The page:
Giles, William B. (1762–1830)

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GILES, WILLIAM B. (1762–1830)

Virginia anti-federalist William Branch Giles served in six of the first seven Congresses and opposed the policies of alexander hamilton, especially the bank of the united states (1791). He opposed the alien and sedition acts, endorsed the virginia and kentucky resolutions, and advocated repeal of the judiciary act of 1801. As a Jeffersonian leader in the Senate (1804–1815) he voted to convict Justice samuel chase, arguing that "if the judges of the Supreme Court should … declare an act of Congress unconstitutional, … it was the undoubted right of the House of Representatives to impeach them, and of the Senate to remove them." After the acquittal of aaron burr (1807), Giles, at President thomas jefferson's behest, introduced a bill to expand the definition of treason. In his declining years Giles was an outspoken champion of states ' rights.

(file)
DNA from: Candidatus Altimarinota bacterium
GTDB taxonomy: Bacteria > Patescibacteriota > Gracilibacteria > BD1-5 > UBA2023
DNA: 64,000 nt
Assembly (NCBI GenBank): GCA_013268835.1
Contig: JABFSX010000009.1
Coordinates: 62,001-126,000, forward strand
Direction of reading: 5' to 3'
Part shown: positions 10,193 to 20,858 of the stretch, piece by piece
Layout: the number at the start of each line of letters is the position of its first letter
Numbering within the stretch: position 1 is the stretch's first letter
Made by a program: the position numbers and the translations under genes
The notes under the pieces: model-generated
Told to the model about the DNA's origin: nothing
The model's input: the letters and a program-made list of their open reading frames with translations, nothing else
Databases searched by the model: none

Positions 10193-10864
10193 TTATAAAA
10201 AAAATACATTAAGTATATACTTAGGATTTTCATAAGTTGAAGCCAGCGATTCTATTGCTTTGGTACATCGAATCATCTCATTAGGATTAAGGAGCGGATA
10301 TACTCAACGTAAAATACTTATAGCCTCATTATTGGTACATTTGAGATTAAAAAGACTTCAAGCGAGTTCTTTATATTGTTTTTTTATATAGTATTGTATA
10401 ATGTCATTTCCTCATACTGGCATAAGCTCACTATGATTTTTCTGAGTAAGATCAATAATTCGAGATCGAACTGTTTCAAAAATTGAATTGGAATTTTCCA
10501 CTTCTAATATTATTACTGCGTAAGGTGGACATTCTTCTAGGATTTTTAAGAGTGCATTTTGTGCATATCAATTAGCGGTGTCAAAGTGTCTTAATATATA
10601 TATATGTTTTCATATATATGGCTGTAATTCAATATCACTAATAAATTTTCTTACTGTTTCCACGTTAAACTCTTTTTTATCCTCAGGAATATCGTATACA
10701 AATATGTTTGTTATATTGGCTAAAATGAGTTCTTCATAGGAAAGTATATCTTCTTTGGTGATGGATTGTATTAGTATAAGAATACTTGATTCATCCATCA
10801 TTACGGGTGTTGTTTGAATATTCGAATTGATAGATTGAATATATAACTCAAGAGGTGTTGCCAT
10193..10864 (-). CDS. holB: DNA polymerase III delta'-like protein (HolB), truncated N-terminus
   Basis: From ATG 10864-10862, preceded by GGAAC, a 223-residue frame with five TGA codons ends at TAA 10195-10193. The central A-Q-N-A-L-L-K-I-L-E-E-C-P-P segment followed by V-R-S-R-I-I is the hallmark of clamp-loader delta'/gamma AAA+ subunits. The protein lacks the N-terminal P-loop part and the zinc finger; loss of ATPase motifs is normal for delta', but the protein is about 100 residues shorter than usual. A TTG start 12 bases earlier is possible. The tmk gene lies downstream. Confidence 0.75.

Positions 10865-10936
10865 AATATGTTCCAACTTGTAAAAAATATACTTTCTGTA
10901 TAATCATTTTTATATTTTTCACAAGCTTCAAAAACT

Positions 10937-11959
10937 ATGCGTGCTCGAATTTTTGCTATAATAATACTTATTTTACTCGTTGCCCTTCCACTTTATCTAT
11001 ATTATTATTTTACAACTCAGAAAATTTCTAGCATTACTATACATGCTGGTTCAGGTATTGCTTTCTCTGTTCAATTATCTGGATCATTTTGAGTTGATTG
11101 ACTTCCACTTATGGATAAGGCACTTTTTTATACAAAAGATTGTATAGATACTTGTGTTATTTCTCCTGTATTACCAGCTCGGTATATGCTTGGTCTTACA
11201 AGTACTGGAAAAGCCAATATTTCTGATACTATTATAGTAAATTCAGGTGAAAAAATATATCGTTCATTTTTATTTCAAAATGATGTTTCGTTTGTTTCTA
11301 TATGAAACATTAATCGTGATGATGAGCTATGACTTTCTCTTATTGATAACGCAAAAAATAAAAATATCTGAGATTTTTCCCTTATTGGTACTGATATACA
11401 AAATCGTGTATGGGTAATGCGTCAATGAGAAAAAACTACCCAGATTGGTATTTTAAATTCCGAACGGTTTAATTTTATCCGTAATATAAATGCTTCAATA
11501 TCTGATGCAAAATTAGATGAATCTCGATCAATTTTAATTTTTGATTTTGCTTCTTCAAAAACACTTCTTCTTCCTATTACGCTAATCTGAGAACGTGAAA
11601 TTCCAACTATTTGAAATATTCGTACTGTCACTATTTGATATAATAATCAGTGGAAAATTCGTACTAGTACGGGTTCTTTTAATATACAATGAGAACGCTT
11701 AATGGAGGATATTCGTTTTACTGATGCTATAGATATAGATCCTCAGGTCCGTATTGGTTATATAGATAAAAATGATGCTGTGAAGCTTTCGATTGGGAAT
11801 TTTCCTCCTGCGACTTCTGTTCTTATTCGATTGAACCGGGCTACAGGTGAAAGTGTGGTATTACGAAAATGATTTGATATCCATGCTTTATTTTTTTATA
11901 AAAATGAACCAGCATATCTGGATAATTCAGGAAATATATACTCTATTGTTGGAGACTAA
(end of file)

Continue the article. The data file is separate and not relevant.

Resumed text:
Dennis J. Mahoney